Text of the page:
Friday, September 24, 2010

Rejection Letter

I laughed out loud when I got this form rejection letter in the mail:

"While your story will not be subject to further review, we wish you the best in finding a suitable publisher for your story."

It's like my story has been sent to the gulag on a life sentence without possibility for parole. And the sentence wasn't handed down by Stalin himself, but by some random minion detailed to the mass deportation department. Unless I can convince Gorbachev to pardon my story, it'll die out there in the cold snow, which would be better than starvation. Damn, that's so deliciously harsh!

When I have my own magazine (and that 'when' is most certainly not an 'if'), I want to be as mean as possible, because you're worthless as a writer unless you can handle rejection, the harsher the better. You have to learn to hate it, but also to thrive on that hate until you stop getting rejected or you knock over the table and do it your way. That is, you know when the rejection is because your work is bad and when it's because your work is not a good fit. As a valuable public service, then, all of my form rejection letters will be a link to this file:

049 - Rejection Letter

Yes, that's me, David Barron performing Christopher McCulloch's Henchmen 24 (from "The Venture Bros.") doing Billy West's Zoidberg (from "Futurama") quoting a modified pastiche of two of the characters' lines. For the purpose of making new writers cry.

It was not a waste getting out of bed today.


By popular demand, I changed the font to the most acceptable option (according to Professor Internet). My only excuse is that on my 12" netbook screen every font hurts my eyes just about equally. If you want it in a convenient package that you can customize yourself, go for the FeedBurner Feed of "by David Barron"


As a responsible science fiction writer, I try to make sure everything I write is vaguely plausible. This is not too difficult. It is becoming increasingly clear that absolutely anything is possible given two of three things: Time, Necessity, and Resources. Give me a fulcrum and I can lift the world, and give me all the energy in the universe and I can do anything. Twice. Research? Perfiffle, and Extrapolation. Plausibility? As long as the reader isn't lost, she'll believe anything. Fun? Well, yeah. And you don't even have to make citations.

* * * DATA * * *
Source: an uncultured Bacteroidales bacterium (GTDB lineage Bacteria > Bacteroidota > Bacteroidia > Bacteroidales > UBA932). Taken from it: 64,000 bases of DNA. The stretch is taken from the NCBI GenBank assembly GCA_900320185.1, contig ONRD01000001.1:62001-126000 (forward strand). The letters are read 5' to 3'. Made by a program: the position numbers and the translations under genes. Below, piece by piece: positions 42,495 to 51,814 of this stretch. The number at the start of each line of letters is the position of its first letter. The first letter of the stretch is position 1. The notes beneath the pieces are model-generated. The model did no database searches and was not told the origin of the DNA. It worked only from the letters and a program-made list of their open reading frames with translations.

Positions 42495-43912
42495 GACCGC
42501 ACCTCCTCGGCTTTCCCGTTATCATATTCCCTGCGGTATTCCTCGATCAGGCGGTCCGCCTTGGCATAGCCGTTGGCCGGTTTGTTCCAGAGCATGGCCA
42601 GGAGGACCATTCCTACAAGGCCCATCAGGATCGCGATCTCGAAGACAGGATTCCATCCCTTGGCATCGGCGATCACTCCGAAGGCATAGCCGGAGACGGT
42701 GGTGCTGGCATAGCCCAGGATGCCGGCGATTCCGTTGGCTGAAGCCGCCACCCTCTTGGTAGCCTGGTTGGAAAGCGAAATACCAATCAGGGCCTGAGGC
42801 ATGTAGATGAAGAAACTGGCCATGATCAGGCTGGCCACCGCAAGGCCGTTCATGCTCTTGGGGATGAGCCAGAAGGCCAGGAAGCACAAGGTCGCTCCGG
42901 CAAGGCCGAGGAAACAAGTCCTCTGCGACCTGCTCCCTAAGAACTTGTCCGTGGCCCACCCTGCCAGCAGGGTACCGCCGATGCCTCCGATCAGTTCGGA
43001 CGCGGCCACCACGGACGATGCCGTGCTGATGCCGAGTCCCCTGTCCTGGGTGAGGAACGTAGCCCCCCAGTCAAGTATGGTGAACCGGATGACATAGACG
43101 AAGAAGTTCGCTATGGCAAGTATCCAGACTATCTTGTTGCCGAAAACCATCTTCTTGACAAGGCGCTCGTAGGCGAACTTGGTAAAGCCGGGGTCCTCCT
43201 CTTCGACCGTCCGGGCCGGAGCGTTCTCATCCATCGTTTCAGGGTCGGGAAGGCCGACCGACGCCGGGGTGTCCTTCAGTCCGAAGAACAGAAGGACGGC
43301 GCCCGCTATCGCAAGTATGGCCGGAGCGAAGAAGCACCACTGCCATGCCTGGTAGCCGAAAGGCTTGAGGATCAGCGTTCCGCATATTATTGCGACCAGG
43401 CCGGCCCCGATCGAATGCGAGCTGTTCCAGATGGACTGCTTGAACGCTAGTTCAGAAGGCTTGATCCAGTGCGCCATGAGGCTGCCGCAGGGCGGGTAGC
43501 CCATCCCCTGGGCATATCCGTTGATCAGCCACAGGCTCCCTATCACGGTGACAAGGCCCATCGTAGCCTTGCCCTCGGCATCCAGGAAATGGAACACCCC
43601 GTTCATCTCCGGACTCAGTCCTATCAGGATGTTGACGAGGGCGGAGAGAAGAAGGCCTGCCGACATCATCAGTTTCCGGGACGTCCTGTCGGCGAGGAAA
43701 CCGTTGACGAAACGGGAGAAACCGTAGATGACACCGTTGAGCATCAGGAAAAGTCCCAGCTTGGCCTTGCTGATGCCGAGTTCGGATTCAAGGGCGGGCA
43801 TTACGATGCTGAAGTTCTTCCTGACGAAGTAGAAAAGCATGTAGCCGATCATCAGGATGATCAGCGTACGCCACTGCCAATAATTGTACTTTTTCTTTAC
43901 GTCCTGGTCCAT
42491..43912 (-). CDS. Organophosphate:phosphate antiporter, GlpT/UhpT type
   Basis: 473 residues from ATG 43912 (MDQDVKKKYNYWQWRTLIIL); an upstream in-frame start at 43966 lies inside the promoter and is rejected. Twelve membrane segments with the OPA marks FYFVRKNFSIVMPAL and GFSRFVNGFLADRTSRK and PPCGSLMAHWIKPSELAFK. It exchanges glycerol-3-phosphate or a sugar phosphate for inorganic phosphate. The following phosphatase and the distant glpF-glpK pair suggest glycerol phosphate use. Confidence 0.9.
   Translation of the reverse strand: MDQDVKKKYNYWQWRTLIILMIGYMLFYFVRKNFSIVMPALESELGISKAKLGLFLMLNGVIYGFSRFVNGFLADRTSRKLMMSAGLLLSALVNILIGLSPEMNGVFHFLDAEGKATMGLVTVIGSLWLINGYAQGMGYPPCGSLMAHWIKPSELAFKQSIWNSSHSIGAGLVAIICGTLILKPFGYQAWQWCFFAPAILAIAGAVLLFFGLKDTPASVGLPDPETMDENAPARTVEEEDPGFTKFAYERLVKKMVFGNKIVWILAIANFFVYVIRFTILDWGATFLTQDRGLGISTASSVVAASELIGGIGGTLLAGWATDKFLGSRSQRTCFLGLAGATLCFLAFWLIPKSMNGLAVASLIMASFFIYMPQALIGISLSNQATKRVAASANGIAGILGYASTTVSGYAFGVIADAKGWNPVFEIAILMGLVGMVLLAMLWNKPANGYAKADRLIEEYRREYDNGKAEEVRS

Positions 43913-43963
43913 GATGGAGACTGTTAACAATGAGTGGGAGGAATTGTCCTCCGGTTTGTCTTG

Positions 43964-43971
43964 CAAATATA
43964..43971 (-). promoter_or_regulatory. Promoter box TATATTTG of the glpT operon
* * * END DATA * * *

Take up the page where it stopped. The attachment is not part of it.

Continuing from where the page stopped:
Robots do not work that way, Dan DeCarlo! ...Yet.

2000 words? Yes
Book "Lived Too Long To Die"
Project "Untitled"
- - - -
Reading - "Dan DeCarlo's Jetta" (Dan DeCarlo)


  1. Man, I feel bad just listening to that audio file.

    Hey! Why is there an asterisk next to my name in your fellow writers feed? Is this some kind of punk-ass joke?

    I was actually going to create a section on my own blog titled "Literallies," but there were two problems: first of all, the potential heart-crusher to those whose blogs I follow but do not follow mine in return and hence don't deserve to be a Literally; and second, the mental association I can't help but create with litters of young animals. Whose teats be we suckin'?


  2. The asterisk denotes either Loyal Alpha Reader status or the sketchiness of your record breaking attempts. Possibly both.

  3. Ah, I read your blog without any strain. :D

    Congrats on the rejection.

  4. lol, that audio file is funny. What if your submitters have no speakers though? What then? o.0

    I disagree that the harsher the rejection is, the better it is. Being harsh for the sake of being harsh isn't going to create better work if they never learn why their work is bad.

    So you wanna have a magazine, huh? I've been considering the same thing myself to be honest.

  5. True, true: when it comes to Real Life I'll add a 'But...' on the end of the audio clip and then try to write out at least a sentence of 'Why?'.

    The magazine is a 3 to 5 year goal, once I amass some capital and am (probably) not traipsing around a jungle.

  6. I still sometimes receive rejection letters from things I submitted to so long ago that I'm really amazed. "Wow, really, after two years you decided I hadn't figured out that you weren't interested? Okay, I've long since moved on, but thanks for thinking of me."

  7. Ninety Days is my upper ceiling at this point. It's the Internet Age, people!


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